On NSA wiretaps, Chris Wallace demands evidence of Dean's accusation that the Administration is poking into our private lives. He initially denies that we are poking into people's business per se, and that we have to and should poke around to find Al Qaida, but, of course, he cannot forget to add that the President is breaking the law to do it. Then, again failing to offer the factual basis for his belief, states that we cannot possibly know whether a call involves Al Qaida operatives beforehand, notwithstanding the statement of Gen Michael Hayden that we know that the calls intercepted are from people known to have Al Qaida ties. Dean's final comments, suggesting that it is impossible for us to avoid listening in on conversations about what's for dinner, reveal what he really thinks of the program. He doesn't really understand it, doesn't want to, and wants to demagogue it regardless of its benefit to Americans, if it can bring down Republicans in an election year.

And finally we come to Jack Abramoff. Dean repeats the same quizzical assertion made last week where he emphatically denies any relationship between Democrats and Jack Abramoff, while in the same breath, accuses Republicans of widespread corruption and bribery. But Chris Wallace did his homework. Check out this exchange where Dean likely puts his foot in his mouth:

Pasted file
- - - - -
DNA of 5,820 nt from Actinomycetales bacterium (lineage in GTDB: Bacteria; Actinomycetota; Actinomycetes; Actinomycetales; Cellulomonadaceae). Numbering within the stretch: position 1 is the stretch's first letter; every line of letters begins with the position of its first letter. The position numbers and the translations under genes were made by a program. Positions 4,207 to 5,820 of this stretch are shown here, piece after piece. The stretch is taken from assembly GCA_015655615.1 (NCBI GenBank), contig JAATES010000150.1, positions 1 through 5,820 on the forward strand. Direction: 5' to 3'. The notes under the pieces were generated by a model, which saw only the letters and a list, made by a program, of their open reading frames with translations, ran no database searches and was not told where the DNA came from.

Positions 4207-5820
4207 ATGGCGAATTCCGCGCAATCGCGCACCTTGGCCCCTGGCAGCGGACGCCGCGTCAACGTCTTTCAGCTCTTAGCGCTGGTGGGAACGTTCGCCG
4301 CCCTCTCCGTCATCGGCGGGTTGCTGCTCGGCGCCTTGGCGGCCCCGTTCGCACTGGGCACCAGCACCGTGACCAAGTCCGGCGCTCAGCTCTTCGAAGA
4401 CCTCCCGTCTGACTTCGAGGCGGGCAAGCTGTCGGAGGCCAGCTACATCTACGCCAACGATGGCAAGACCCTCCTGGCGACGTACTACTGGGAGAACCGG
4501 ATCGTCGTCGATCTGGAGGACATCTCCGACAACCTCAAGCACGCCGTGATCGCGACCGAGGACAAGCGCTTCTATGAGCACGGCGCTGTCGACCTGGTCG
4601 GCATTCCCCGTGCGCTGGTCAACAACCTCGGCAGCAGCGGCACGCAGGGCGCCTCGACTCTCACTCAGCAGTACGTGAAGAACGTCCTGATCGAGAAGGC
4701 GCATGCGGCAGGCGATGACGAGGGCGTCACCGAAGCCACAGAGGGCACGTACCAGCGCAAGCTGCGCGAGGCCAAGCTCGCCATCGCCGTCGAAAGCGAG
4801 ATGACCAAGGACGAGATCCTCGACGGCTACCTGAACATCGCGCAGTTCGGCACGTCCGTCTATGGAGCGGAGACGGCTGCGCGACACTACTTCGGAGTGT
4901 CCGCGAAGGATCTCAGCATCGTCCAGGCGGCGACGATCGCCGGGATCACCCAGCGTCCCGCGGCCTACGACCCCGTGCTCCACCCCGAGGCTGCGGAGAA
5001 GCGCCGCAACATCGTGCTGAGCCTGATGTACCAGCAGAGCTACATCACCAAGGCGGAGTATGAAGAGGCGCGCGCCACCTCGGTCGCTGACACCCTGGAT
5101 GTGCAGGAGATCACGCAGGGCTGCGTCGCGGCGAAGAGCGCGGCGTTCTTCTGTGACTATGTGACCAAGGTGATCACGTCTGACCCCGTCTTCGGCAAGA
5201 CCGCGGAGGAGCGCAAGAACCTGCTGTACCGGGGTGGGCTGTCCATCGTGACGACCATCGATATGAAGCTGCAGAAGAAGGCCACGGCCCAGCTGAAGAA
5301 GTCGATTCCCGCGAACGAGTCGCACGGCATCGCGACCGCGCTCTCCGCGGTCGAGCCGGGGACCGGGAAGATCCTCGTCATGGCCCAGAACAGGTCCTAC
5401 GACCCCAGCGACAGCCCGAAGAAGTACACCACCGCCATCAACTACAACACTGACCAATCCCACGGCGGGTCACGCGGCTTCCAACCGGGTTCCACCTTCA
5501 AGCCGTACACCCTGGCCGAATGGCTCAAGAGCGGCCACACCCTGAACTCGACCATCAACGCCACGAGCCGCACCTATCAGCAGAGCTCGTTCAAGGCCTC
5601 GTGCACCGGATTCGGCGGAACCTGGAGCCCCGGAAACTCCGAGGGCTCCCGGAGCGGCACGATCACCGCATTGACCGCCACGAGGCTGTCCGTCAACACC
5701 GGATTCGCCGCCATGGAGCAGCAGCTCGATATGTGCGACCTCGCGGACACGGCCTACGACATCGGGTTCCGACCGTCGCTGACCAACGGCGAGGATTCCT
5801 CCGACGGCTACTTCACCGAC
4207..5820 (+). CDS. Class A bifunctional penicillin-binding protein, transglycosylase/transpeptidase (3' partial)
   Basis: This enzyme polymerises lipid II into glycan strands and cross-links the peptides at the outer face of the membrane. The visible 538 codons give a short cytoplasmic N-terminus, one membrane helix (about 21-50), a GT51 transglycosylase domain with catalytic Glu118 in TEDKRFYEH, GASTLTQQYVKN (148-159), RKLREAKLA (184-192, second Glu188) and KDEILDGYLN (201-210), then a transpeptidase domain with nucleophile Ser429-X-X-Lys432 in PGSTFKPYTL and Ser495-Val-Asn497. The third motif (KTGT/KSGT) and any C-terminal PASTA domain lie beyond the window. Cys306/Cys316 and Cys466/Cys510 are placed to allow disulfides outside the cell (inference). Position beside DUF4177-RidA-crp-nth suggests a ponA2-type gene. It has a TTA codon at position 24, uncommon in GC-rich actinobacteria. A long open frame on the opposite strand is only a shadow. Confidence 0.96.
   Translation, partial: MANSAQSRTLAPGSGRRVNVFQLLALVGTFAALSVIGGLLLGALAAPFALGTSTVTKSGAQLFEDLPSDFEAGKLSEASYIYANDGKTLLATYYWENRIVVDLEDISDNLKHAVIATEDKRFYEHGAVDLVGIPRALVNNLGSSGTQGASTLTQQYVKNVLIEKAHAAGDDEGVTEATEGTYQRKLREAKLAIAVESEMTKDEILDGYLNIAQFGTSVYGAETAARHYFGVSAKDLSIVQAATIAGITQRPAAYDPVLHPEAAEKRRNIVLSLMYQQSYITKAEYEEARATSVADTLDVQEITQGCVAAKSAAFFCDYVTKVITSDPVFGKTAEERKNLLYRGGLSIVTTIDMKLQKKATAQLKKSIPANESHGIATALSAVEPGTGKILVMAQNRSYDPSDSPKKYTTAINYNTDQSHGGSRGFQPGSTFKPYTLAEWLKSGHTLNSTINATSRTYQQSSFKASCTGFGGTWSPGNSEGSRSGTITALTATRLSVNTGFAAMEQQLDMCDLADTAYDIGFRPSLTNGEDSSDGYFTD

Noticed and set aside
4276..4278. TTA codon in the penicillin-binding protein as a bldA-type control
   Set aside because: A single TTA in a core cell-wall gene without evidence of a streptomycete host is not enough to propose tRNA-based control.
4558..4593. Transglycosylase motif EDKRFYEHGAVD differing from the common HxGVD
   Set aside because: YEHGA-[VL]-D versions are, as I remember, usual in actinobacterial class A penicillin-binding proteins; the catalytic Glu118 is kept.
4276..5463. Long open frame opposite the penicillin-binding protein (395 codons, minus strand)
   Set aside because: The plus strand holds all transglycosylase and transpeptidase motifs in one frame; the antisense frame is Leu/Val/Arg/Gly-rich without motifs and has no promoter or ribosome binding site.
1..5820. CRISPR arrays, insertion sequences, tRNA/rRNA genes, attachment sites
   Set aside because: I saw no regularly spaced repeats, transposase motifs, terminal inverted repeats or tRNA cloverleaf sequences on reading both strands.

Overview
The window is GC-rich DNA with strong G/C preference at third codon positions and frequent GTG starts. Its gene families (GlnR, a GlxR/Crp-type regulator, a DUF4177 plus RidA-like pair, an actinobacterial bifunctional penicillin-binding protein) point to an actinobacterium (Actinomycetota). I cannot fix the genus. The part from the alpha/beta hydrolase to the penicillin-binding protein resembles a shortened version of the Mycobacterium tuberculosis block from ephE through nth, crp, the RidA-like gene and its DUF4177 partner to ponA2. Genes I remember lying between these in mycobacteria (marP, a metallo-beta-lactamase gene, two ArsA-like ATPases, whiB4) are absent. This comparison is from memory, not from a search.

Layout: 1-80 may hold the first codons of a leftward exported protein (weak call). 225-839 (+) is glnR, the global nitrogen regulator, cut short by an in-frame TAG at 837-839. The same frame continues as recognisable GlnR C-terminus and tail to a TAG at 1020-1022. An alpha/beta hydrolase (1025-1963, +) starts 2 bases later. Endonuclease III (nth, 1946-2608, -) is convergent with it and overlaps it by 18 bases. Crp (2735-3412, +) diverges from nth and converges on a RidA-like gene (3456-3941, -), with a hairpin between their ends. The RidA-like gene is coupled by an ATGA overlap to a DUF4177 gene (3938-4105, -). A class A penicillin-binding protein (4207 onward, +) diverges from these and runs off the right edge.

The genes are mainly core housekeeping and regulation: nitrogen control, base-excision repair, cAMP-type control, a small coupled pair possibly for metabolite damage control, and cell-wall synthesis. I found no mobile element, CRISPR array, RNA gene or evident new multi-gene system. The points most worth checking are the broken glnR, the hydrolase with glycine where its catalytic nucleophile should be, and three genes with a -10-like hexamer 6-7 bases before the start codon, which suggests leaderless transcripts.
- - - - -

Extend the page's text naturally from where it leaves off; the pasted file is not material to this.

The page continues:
WALLACE: So if we find, and I just want to, we have to wrap this up. But if we find that there were some Democrats who wrote letters on behalf of some of the Indian tribes that Abramoff represented, then what do you say, sir?

DEAN: That's a big problem, and those Democrats are in trouble, and they should be in trouble. And our party, if the American people will put us back in power in '06, we will have on the president's desk things that outlaw all those kinds of behaviors. Right now it's a Republican scandal. Maybe they'll find that some Democrats did something wrong, too. That hasn't been the case yet.